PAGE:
“Aw, to hell with him.  He won’t even notice us go,” Standerford said waving with disgust.  “Jim, we can agree that we both want to see your sister again.  That’s an honest truth and it ain’t gonna happen unless we do something about it.”

Another set of Union wasps wove through the air above them.  Howard looked away from his brother-in-law and coughed.  When the swarm of lead had passed, he made his smooth turn over the wall—without his musket—and looked down at the Union line.

Thirty-six black cannons, mouths agape, stared back at him.

He shook his head and sat back down next to his friend.  Another spray of lead sang above them and into the trees.  They looked at one another with hints of smirks at the corners of their mouths.

Howard breathed a weary soldier’s sigh and rested his head against the wall.

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Caleb Garling lives in San Francisco and wrote The St George’s Angling Club, available at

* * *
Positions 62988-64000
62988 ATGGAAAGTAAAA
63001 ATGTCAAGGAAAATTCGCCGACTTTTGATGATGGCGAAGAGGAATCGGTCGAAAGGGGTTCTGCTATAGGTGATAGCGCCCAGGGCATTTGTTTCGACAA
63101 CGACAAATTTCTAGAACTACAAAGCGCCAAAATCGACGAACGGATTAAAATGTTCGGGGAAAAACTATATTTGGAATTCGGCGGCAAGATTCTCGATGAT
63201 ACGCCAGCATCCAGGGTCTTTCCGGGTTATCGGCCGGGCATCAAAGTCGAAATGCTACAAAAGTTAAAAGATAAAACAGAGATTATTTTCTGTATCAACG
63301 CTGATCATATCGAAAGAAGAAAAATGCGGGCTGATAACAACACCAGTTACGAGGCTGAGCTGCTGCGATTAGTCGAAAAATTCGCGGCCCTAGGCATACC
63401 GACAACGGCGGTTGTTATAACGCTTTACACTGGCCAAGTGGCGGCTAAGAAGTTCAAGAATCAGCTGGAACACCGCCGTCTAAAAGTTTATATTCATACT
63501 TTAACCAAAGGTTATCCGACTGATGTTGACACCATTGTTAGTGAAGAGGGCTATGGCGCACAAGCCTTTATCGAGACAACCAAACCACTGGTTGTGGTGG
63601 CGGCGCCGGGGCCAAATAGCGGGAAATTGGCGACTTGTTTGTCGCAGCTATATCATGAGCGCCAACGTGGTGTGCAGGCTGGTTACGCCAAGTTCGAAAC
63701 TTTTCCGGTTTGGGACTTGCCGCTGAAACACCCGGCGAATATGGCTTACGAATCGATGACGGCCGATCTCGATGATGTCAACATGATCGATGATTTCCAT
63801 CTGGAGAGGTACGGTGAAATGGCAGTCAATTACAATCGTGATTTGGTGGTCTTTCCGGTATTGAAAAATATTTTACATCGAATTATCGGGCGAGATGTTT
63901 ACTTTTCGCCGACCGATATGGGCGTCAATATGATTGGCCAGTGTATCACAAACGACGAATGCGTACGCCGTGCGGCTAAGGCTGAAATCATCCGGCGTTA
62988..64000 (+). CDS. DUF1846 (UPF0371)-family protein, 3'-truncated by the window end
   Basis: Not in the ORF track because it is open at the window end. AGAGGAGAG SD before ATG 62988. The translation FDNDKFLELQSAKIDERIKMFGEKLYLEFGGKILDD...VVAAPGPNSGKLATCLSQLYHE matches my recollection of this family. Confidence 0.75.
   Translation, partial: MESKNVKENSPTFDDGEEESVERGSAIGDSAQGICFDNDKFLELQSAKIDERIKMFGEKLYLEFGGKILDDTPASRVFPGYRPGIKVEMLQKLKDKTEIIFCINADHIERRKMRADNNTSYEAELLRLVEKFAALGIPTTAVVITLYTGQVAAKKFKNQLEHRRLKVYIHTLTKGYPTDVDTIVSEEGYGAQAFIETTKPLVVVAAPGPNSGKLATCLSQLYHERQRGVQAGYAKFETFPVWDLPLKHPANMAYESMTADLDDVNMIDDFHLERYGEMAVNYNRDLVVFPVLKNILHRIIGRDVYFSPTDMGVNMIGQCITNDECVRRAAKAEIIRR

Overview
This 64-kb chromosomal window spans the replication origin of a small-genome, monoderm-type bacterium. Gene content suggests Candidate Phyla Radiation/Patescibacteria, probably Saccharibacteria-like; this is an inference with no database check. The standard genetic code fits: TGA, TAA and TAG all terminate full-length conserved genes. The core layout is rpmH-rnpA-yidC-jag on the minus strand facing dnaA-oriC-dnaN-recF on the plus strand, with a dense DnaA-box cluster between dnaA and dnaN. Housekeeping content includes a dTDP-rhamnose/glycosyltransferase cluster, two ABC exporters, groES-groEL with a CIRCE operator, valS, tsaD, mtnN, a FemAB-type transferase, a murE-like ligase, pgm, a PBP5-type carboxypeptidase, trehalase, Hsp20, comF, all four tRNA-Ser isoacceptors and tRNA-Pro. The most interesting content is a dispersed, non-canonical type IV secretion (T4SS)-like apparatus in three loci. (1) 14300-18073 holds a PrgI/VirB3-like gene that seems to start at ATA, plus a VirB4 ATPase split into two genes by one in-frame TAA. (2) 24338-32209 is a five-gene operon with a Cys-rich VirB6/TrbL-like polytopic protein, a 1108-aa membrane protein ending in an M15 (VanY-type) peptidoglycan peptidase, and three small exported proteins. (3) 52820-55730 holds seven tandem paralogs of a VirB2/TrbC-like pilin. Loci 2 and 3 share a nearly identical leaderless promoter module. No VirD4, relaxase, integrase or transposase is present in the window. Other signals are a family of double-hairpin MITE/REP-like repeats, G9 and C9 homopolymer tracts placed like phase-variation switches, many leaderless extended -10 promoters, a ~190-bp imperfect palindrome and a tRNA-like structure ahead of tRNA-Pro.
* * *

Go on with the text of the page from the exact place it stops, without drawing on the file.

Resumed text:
Faces of Poas

May 14, 2010

[This is a Garling Files short story – Click here for the PDF if web-form doesn’t suit your fancy]

It had been such a long time since I’d had a real beer.  Ed and I cheersed one another with a satisfying clink, triggering a quick Pavlovian recall of bars past, and took a sip, looking out over the greens and grey swaths of fog in the jungle.  A couple round peaks away, though as if only a short walk, the Poas volcano smoked and simmered quietly, enjoying the evening with us, a gentle sigh of fog laying a sash on the northern slope.

The cool carbonation swelled and cascaded down my throat.  “I’m glad we saved this,” I said involuntarily pursing my lips and looking at the label on the bottle, though there was nothing new for me to learn from it.